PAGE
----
Advocates concerned veterans may miss out on benefits

Recent changes in VA benefits mean more veterans and surviving spouses qualify for help - but they may not know it.


In August of this year, the PACT Act was passed, providing streamlined access to health care for veterans serving in areas of known exposure to burn pits and toxic substances. Surviving spouses and veterans with other-than-honorable discharges may also be eligible for benefits.


Additional changes in VA benefits were announced in October making it possible for LGBTQ+ surviving spouses to qualify for benefits even if they were unable to wed prior to the Supreme Court’s Obergefell v. Hodges decision in 2015.


While these changes can be seen as a win for veterans and their loved ones, challenges remain when it comes to getting the word out to potential beneficiaries.


Kim Adams, law graduate and veterans advocate at Community Legal Aid, shared concerns that some veterans or family members may not access these benefits.


“If a veteran or family member has been denied benefits in the past, they may not believe they are eligible for them now,” she shared, adding that past negative experiences may breed mistrust with the Veterans Administration.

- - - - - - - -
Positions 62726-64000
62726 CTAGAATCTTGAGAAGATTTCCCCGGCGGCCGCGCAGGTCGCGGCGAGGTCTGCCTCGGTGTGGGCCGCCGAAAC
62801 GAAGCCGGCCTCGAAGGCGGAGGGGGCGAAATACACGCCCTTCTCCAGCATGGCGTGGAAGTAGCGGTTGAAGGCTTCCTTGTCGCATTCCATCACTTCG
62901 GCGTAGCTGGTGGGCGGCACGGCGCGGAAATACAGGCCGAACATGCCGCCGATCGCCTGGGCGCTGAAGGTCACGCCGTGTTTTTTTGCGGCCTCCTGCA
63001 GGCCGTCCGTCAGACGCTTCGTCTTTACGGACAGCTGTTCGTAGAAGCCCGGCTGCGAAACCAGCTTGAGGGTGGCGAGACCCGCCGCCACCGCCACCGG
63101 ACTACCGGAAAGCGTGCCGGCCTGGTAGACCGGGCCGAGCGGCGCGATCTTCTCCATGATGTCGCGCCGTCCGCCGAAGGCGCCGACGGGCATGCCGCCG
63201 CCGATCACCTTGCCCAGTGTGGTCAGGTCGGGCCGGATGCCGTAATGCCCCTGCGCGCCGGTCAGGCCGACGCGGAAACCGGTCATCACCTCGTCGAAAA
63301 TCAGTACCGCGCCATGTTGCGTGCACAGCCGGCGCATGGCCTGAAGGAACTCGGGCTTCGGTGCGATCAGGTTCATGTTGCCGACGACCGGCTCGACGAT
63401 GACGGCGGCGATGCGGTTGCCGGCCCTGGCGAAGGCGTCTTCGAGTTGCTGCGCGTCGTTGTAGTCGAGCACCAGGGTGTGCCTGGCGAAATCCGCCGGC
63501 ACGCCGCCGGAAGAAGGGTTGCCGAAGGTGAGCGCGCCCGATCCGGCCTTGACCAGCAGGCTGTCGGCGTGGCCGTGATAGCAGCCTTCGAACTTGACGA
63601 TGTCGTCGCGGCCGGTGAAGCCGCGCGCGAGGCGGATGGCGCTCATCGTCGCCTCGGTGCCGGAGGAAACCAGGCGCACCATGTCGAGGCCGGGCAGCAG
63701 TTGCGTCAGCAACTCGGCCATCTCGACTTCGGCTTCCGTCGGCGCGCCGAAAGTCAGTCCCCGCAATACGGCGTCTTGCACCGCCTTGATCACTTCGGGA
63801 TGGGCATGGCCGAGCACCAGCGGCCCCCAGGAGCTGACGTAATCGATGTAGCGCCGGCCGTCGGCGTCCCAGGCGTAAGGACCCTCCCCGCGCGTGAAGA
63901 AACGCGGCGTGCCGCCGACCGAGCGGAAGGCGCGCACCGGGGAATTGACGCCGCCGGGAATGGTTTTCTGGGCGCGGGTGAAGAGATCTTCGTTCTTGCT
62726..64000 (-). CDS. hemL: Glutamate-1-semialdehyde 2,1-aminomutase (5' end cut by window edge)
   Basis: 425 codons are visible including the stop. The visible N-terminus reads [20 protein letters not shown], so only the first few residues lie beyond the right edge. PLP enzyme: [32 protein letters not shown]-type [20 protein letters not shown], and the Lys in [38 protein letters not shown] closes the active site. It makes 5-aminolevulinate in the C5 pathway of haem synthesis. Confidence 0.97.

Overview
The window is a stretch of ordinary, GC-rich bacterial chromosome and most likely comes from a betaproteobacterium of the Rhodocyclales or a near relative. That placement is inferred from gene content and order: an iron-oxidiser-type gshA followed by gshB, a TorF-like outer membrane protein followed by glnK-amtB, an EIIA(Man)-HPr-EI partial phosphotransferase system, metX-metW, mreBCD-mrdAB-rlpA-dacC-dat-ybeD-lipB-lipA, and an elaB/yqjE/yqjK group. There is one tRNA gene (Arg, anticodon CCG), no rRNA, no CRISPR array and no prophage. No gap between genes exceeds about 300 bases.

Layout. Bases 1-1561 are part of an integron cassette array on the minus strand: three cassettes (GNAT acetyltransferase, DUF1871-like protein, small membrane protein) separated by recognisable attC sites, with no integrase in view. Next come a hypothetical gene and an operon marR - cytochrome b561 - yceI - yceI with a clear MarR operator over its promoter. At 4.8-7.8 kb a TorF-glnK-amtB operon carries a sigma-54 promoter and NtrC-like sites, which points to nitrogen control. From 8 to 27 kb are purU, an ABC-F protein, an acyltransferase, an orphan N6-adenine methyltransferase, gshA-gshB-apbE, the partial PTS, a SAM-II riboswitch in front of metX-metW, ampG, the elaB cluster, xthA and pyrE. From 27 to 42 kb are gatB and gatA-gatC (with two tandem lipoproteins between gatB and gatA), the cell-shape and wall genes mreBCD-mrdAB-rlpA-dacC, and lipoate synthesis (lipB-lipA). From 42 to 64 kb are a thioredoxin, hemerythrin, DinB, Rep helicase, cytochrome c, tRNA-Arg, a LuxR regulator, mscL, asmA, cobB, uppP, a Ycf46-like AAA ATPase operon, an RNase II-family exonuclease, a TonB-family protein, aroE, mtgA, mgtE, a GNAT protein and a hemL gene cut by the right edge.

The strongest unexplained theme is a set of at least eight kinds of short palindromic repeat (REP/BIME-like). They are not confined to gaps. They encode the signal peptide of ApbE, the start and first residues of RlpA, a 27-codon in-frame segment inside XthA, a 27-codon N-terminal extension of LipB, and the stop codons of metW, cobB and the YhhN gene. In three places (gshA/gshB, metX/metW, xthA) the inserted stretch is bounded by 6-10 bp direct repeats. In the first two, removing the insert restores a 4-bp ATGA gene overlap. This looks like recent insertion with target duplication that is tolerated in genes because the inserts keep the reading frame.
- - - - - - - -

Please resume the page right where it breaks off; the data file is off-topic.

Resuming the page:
Other barriers to accessing benefits include computer illiteracy, homelessness, lack of transportation, and the ability to prove a marriage-like relationship prior to Obergefell.


Adams, a veteran herself, stressed the need for widespread targeted outreach and training for social service providers. When working with a veteran or a surviving family member, advocates are encouraged to bring up the issue of VA benefits and mention there have been recent changes. 


When applicable, local Veterans Services Commissions can provide additional screening to determine eligibility.


“Veterans and their families have made sacrifices to serve our country,” Adams pointed out.  “We need to get the message out about recent changes to ensure that they get the benefits they deserve.”


While Legal Aid does not directly assist veterans and family members with benefit claims, advocates are able to help connect them to trusted resources and provide holistic screening to identify any civil legal services that may interfere with their quality of life.


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